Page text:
But here’s the thing, back then the moaners stopped going. Again I have mentioned on here a few times one particular mid week game in the late70’s early 80’s against Norwich that was played out in the pouring rain, ended 0 – 0, and was watched by a miserly 24,000 I think it was. Oh the joy !!

    But today, what with fans being by and large ‘committed’ to going due to having already paid for their season ticket, the ‘moaners’ that would of simply stopped going now still go but moan even more.

    I don’t think human nature has actually changed that much, it’s just the way we attend football matches has.

    Keep safe.

  • Nitram

    This is that sad day of which I speak. February 28th 1978, Arsenal 0-0 Norwich.

    As you will see we had some absolute legends playing that particular night. Shit happens.

    https://www.11v11.com/matches/arsenal-v-norwich-city-28-february-1978-84249/

    Despite that terrible attendance, relatively speaking we didn’t have a bad season, though ultimately ending up trophy less.

    We ended that season in 5th spot.

    We lost to Liverpool in the League Cup semi final, losing the 1st leg 2 – 1 at Anfield and drawing 0 – 0 at Highbury in the 2nd leg.

    We lost 1 – 0 to Ipswich Town in the FA Cup, in the first of 3 consecutive finals.

    Memories.

  • Steve Vallins

    @ Mikey and Nitram
    Regarding the Swindon League Cup Final I also was at that final but what you didn’t mention was that the horse of the year show took place at Wembley the week before the final .
    The horses collapsed/ruined the the drainage system , so with a lot of players having had the flu along with a waterlogged pitch it was a great leveller .
    Also attended the Fairs Cup Final against Anderlecht the match took place in pouring rain , as we all know we won , I got on the pitch after the game celebrating the win and stayed there till the players came out into the directors box .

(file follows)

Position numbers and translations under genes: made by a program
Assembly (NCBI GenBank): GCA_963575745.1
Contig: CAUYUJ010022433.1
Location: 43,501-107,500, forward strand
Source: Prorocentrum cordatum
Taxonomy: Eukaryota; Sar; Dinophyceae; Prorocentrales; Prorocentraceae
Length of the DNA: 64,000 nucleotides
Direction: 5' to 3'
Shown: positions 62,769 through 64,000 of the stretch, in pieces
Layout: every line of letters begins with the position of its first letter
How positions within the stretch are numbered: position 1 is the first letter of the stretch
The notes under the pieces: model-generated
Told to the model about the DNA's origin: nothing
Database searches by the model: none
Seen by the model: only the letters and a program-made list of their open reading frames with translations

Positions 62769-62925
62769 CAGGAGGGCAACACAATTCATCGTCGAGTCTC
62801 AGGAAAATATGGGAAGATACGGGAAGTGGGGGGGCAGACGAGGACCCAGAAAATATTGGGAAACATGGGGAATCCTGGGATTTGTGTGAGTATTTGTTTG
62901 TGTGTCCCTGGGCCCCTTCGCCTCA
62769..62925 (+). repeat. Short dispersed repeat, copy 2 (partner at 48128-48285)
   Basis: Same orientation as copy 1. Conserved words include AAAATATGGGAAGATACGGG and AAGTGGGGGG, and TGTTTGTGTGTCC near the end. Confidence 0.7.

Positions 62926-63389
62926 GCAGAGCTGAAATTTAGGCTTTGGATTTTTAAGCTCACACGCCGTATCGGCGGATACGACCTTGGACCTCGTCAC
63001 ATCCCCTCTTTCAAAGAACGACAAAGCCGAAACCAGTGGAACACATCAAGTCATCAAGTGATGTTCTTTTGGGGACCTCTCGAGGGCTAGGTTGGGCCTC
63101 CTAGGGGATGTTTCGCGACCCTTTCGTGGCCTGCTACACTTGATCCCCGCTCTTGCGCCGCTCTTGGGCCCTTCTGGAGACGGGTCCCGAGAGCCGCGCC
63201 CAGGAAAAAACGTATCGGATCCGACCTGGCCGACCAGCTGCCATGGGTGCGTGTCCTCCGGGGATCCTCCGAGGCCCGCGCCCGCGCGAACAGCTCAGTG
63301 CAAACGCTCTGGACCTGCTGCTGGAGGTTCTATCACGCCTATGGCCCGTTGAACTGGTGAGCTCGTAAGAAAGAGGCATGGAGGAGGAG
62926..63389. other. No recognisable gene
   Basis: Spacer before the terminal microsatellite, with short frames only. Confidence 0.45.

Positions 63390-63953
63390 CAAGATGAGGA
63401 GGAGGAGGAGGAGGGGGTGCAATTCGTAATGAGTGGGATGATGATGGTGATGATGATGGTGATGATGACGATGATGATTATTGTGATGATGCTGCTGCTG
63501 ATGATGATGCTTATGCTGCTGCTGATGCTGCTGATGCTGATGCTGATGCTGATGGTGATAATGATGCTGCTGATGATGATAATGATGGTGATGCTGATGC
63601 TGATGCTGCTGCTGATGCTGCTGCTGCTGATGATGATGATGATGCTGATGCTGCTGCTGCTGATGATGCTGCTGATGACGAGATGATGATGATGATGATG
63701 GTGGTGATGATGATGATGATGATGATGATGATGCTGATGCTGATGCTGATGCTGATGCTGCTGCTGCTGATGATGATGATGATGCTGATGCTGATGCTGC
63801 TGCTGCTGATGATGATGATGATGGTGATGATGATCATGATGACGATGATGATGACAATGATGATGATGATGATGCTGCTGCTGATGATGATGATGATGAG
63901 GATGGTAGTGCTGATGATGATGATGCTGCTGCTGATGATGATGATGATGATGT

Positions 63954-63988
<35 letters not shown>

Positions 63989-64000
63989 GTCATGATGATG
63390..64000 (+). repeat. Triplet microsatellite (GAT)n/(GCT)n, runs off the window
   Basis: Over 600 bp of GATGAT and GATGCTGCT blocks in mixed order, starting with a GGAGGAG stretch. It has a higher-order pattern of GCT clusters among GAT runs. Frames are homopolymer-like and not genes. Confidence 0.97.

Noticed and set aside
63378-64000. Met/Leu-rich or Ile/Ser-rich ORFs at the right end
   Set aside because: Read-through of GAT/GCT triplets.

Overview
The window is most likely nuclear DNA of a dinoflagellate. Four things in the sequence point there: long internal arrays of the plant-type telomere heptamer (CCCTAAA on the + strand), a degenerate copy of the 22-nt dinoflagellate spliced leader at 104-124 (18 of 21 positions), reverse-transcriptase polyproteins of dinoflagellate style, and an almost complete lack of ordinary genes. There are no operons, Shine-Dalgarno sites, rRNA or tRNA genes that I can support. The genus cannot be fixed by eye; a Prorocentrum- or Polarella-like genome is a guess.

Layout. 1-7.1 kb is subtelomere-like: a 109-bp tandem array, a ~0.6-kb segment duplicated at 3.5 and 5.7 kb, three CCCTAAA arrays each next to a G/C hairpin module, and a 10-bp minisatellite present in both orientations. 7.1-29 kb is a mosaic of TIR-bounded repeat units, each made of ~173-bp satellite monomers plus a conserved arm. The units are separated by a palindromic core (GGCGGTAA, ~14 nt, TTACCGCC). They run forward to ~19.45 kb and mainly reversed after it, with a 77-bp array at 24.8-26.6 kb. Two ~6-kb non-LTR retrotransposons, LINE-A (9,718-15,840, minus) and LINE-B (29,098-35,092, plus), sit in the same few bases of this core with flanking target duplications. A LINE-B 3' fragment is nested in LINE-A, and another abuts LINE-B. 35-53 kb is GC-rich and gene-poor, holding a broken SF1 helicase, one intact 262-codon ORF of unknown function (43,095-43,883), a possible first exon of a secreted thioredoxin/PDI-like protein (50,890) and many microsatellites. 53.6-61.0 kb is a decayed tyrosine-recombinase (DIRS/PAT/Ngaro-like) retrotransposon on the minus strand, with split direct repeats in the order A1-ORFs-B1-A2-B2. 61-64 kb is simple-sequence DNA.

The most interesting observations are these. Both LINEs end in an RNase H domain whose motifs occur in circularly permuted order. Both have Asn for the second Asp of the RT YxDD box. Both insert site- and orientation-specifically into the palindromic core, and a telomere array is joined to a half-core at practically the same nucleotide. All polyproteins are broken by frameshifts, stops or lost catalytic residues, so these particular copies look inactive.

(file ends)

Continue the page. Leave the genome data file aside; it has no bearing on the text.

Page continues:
I couldn’t believe how much mud I had on my shoes and jeans , happy days

  • Nitram

    Steve Vallins

    I certainly remember what a quagmire the pitch was for the League Cup final. And as you say, such a pitch is always a great leveller.

    I cant say I have any recollection of how we played, who played well and who didn’t, except for one, and that was, if memory serves, how Ian Ure got the majority of the critisism.

    I must admit I don’t recall pouring rain for the Fairs Cities (to give it it full name) Cup Final. I must of got soaked as the part of the North bank we always occupied was uncovered.

    However wet it was, was never going to make jot of difference to what was a wonderful night.

    I/we didn’t go on the pitch but we did stay to see the revelry, the pitch ‘invasion’, and the players merrily jogging around the pitch with trophy held high.

  • Mikey

    @ Nitram & Steve

    I’d forgotten about the horse of the year show……..not my thing really. I’d also forgotten about the half-time scoreboards around the edge of the pitch too. I remember also my late uncle who was a Senior Steward for many years talking very proudly about the traditions of Arsenal, one being the fact that Highbury had no advertise hoardings around the pitch like every other club. That seems a century ago……well it probably is 🙂

    Btw Nitram, I was never in any doubt that you were a wrinkly 🙂 although I’m now slightly disappointed to discover you’re actually younger than me lol. In 1968 I was a highly mature 13 year old 😉

  • Nitram

    Mikey

    Was it THAT obvious ??

    Listening to you guys I could be the youngest guy in the room !!! Let me tell you, that hasn’t happened for a very long time.